Part II

Designing Systems

Part II focuses on the most cost-effective way to implement security and reliability requirements: as early as possible in the software development lifecycle, when designing systems.

Although product design should ideally incorporate security and reliability from the start, much of the security- and reliability-related functionality you’ll develop will likely be added to an existing product. Chapter 3 provides an example of how we’ve made already-operating systems at Google safer and less prone to outages. You can retrofit your systems with many similar enhancements, and they will be much more effective when paired with some of the design principles that follow.

Chapter 4 considers the natural tendency to defer dealing with security and reliability concerns at the expense of sustained velocity. We argue that functional and nonfunctional requirements don’t necessarily need to be at odds.

If you’re wondering where to begin integrating security and reliability principles into your systems, Chapter 5—which discusses how to evaluate access based upon risk—is an excellent place to start. Chapter 6 then looks at how you can analyze and understand your systems through invariants and mental models. In particular, the chapter recommends using a layered system architecture built on standardized frameworks for identity, authorization, and access control.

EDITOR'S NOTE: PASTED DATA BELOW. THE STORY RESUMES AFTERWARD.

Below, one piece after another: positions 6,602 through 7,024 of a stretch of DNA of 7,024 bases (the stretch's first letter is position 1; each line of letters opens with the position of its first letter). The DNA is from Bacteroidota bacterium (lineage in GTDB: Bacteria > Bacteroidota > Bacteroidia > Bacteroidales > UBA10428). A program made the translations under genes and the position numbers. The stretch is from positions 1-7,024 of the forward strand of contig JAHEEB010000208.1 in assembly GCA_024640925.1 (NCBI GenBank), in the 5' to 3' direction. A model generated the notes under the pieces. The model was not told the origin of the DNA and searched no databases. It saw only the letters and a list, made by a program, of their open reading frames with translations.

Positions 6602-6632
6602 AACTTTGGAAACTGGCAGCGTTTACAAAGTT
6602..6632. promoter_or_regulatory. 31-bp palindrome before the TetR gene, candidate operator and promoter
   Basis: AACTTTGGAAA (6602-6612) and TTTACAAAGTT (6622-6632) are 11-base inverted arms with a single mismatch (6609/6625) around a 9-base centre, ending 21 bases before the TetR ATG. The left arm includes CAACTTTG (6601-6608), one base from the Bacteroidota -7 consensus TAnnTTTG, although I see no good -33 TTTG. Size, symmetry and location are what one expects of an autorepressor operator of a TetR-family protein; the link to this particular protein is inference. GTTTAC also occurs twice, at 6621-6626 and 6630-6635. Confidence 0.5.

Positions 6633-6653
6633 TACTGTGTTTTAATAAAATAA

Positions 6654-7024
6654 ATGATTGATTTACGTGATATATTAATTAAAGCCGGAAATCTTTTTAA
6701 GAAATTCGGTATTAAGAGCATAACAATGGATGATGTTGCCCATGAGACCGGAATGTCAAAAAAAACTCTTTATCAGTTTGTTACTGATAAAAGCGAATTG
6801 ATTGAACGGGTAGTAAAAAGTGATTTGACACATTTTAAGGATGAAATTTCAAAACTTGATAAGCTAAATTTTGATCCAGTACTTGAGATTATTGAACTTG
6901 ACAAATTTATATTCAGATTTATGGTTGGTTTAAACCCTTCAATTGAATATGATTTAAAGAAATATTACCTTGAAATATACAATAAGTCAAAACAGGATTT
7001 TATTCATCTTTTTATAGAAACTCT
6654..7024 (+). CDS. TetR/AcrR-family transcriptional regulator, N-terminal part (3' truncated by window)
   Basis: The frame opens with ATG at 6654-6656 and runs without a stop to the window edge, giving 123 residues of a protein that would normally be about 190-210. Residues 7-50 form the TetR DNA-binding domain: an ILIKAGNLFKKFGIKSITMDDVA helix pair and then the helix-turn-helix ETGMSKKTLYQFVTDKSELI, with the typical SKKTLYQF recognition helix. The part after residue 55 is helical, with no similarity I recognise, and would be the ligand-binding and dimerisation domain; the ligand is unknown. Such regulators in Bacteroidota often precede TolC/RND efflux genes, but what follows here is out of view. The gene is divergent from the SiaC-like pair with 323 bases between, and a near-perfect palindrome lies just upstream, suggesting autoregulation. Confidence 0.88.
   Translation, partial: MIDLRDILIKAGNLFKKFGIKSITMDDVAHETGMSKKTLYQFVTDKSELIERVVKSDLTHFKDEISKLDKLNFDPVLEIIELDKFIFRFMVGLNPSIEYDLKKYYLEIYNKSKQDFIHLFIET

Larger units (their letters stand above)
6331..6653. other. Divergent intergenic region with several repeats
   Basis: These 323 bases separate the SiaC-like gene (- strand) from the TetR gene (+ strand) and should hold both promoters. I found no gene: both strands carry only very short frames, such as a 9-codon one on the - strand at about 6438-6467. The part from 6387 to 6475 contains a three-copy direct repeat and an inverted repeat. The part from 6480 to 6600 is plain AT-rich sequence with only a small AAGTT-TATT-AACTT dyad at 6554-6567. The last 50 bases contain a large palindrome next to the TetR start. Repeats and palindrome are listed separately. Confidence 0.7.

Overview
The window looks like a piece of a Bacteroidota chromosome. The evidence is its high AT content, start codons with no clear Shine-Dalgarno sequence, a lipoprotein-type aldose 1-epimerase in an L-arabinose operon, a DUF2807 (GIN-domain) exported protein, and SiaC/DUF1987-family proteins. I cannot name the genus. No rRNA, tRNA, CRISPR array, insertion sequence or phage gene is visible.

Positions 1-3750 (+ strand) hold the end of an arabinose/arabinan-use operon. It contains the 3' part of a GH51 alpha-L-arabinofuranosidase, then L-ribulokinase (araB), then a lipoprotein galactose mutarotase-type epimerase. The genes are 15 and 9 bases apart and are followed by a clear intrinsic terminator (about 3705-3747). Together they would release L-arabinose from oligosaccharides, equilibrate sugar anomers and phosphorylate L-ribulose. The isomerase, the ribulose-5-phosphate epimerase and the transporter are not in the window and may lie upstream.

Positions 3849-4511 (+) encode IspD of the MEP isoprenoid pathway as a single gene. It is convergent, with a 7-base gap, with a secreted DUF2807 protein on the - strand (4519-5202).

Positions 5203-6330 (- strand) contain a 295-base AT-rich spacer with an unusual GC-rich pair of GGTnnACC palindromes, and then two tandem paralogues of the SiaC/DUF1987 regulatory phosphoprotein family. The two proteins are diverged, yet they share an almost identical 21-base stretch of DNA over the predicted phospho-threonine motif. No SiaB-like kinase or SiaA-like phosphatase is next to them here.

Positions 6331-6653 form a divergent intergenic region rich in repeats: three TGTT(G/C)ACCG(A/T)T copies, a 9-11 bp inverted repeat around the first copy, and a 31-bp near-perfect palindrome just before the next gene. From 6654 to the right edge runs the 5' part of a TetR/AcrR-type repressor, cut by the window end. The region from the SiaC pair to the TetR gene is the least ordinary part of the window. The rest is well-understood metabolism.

To respond to a shifting risk landscape, you need to be able to change your infrastructure frequently and quickly while also maintaining a highly reliable service. Chapter 7 presents practices that let you adapt to short-, medium-, and long-term changes, as well as unexpected complications that might arise as you run a service.

The guidelines mentioned thus far will have limited benefits if a system cannot withstand a major malfunction or disruption. Chapter 8 discusses strategies for keeping a system running during an incident, perhaps in a degraded mode. Chapter 9 approaches systems from the perspective of fixing them after breakage. Finally, Chapter 10 presents one scenario in which reliability and security intersect, and illustrates some cost-effective mitigation techniques for DoS attacks at each layer of the service stack.